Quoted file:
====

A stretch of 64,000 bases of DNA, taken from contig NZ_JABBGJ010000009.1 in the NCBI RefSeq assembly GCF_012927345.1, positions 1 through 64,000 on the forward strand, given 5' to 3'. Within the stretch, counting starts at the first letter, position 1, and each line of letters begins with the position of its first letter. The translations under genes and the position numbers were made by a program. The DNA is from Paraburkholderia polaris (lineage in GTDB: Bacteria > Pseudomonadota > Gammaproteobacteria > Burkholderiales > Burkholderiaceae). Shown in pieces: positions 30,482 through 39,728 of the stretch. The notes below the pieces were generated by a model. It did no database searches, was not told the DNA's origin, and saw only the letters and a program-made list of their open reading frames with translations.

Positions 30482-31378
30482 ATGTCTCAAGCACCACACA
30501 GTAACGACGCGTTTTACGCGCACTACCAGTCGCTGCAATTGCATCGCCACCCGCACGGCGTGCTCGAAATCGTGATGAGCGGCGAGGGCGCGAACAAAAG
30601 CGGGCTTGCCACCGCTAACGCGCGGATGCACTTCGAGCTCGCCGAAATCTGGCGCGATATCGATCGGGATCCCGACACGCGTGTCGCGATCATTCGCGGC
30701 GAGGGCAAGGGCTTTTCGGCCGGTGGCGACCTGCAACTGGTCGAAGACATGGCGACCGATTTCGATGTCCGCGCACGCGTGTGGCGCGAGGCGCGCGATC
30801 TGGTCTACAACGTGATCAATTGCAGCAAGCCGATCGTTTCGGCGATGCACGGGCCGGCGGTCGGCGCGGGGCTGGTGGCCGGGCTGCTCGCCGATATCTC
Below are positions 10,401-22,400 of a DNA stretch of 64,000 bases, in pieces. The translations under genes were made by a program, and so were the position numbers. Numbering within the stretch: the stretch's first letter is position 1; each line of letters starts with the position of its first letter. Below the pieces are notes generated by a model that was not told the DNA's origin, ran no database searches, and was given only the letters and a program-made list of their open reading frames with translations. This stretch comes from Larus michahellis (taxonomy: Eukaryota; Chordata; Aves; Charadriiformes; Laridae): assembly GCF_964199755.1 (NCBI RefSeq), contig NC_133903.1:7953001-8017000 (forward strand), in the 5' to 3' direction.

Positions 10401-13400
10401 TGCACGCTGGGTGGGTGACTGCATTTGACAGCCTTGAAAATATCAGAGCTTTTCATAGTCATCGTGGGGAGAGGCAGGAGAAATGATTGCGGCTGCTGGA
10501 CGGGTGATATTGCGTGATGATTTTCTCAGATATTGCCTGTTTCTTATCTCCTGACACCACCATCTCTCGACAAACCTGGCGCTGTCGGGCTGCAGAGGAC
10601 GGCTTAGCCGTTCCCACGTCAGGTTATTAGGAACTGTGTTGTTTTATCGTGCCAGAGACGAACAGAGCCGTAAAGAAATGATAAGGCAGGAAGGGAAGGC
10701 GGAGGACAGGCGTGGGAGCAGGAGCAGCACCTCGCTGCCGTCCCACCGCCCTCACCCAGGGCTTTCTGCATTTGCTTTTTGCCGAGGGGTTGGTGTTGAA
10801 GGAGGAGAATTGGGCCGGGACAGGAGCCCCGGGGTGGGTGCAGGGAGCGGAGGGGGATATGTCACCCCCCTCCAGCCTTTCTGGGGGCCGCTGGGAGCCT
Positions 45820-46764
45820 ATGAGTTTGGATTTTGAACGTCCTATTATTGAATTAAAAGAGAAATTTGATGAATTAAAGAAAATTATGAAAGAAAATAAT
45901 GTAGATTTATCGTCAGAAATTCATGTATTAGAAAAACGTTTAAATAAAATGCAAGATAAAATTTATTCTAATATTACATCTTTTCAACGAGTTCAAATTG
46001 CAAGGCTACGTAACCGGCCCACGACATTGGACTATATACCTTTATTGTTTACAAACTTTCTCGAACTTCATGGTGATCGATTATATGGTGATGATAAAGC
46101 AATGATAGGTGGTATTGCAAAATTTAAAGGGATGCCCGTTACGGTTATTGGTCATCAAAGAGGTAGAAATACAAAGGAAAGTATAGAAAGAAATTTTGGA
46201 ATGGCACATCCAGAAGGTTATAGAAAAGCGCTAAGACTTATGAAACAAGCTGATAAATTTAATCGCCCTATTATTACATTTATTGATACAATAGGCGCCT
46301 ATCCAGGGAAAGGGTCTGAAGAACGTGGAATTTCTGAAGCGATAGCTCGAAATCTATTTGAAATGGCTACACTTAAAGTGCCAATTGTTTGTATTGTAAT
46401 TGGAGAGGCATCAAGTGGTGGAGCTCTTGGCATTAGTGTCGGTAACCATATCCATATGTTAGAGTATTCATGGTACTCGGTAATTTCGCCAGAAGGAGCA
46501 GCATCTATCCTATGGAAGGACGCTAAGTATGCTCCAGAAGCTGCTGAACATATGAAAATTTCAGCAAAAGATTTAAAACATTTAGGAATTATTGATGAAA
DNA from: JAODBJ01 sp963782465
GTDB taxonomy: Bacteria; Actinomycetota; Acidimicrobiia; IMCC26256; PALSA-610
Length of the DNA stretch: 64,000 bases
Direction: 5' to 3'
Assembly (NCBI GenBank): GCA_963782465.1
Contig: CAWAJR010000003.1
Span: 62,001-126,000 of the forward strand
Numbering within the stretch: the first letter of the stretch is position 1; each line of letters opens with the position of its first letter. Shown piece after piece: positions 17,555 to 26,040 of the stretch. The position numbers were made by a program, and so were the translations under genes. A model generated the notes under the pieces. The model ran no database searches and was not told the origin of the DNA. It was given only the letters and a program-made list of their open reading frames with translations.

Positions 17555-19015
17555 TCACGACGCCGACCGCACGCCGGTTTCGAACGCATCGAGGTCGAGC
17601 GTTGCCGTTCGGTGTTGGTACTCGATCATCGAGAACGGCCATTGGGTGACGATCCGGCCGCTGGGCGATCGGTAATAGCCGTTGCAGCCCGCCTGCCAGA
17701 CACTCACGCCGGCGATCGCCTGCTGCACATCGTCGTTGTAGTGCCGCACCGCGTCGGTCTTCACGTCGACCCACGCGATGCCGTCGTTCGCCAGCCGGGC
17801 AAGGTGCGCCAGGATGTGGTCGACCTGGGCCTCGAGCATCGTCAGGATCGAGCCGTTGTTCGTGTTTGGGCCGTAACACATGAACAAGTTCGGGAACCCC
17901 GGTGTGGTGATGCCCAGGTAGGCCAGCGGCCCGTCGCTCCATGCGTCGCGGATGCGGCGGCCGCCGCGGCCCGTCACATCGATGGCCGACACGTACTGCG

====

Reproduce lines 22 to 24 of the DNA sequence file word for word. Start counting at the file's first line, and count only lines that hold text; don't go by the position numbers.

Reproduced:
46401 TGGAGAGGCATCAAGTGGTGGAGCTCTTGGCATTAGTGTCGGTAACCATATCCATATGTTAGAGTATTCATGGTACTCGGTAATTTCGCCAGAAGGAGCA
46501 GCATCTATCCTATGGAAGGACGCTAAGTATGCTCCAGAAGCTGCTGAACATATGAAAATTTCAGCAAAAGATTTAAAACATTTAGGAATTATTGATGAAA
DNA from: JAODBJ01 sp963782465